Posted: Jun 30, 2010 7:05 PM by Ariel Wesler
Updated: Jul 1, 2010 7:18 AM
The U.S. Forest Service is deciding whether to make a key policy change affecting how it fights fires.
The Forest Service currently does not fly at night, but a Southern California lawmaker is pushing for the change. The Forest Service stopped the practice in the early 1980s because of the high cost and limited use, but pilots for Santa Barbara County Fire do make nighttime water drops.
Flying at night is already dangerous, let alone in the middle of a raging inferno--where pilots are fly low to the ground.
"Electrical wires, things like that, it's really hard to see those at night," said Matt Conant, a contracted pilot with the U.S. Forest Service.
The agency must determine whether the benefits outweigh the risks. Gordon O'Neill is a captain in charge of air operations for Santa Barbara County Fire. They've been making water drops at night for the last three years.
"There are times at night when your fire actually lays down. It is not as intense and we have the ability to get in there and do a lot of good work," O'Neill said.
And as part of team effort with those on the ground, dropping at night can save lives.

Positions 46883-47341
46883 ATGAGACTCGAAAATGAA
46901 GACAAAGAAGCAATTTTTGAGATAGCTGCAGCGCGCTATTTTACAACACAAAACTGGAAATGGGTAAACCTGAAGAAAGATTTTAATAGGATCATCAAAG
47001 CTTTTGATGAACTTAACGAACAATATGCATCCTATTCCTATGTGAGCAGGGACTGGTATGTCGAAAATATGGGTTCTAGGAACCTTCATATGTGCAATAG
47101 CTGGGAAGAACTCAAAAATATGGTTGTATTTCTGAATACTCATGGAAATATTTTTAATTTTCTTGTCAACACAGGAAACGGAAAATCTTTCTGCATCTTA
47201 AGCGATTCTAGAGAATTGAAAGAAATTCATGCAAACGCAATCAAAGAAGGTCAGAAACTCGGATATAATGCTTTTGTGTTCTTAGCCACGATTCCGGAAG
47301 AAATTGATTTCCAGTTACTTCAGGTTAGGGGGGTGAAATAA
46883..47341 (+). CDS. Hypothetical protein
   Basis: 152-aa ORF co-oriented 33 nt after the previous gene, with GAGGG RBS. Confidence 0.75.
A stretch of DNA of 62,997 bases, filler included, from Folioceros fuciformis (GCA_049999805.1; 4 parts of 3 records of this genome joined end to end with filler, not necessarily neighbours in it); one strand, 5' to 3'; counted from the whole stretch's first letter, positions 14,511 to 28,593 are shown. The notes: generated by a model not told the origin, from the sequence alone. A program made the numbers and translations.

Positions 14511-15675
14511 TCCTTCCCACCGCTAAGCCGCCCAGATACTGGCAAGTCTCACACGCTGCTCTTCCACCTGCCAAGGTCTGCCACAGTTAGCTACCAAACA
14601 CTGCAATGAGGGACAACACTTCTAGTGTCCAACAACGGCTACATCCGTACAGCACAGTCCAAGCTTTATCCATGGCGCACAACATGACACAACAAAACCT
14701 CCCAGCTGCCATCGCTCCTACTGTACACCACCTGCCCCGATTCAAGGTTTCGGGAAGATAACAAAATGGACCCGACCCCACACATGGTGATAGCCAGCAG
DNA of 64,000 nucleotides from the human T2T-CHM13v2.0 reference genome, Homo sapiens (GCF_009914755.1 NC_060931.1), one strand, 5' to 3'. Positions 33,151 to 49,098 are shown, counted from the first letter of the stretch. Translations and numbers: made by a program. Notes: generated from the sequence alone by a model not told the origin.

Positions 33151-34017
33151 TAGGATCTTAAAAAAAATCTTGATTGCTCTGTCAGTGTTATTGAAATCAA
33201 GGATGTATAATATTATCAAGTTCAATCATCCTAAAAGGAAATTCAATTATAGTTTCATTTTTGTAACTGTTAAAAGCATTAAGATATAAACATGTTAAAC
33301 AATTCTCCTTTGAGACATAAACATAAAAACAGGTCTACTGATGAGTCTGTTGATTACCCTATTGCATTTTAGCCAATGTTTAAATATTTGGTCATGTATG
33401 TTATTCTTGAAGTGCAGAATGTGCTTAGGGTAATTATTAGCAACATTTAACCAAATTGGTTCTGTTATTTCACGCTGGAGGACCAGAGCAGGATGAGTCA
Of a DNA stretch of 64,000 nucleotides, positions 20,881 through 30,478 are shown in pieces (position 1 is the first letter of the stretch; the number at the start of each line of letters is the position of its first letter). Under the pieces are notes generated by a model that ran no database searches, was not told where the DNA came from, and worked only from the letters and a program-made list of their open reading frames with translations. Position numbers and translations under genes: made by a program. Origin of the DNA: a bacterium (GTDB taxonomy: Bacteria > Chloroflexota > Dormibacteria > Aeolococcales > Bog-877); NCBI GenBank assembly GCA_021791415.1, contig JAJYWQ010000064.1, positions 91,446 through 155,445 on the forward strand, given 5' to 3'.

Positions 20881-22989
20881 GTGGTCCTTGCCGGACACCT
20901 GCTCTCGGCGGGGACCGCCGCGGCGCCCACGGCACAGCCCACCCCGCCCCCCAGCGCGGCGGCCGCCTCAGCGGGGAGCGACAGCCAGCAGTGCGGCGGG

"We can hit this small fire now and stop it from becoming a Zaca Fire or a Gap Fire or a Tea fire," O'Neill said.
One of the reasons the U.S. Forest Service doesn't fly at night is that it doesn't have night vision goggles. Santa Barbara County Fire pilots say it's useful tool but has its limitations.
"The fire is very well lit up and defined in the goggles to the point where you lose detail behind it. . . .It amounts to pointing a flashlight in someone's face," said Blake Bliss, a Santa Barbara County Fire pilot.
The Forest Service contracts with hundreds of pilots nationwide and would have to spend millions upgrading equipment to ensure safety at night.
"You have to know where you can go and what you can do comfortably," O'Neill said.
Something the Forest Service says is not a fly-by-night decision.
The agency paid for a study to determine whether to reinstate their nighttime operations program. The study should be completed by the fall, but officials did not say when the changes,if any, would take effect.
Currently, Los Angeles County, Ventura County, and Kern county all perform nighttime water drops.
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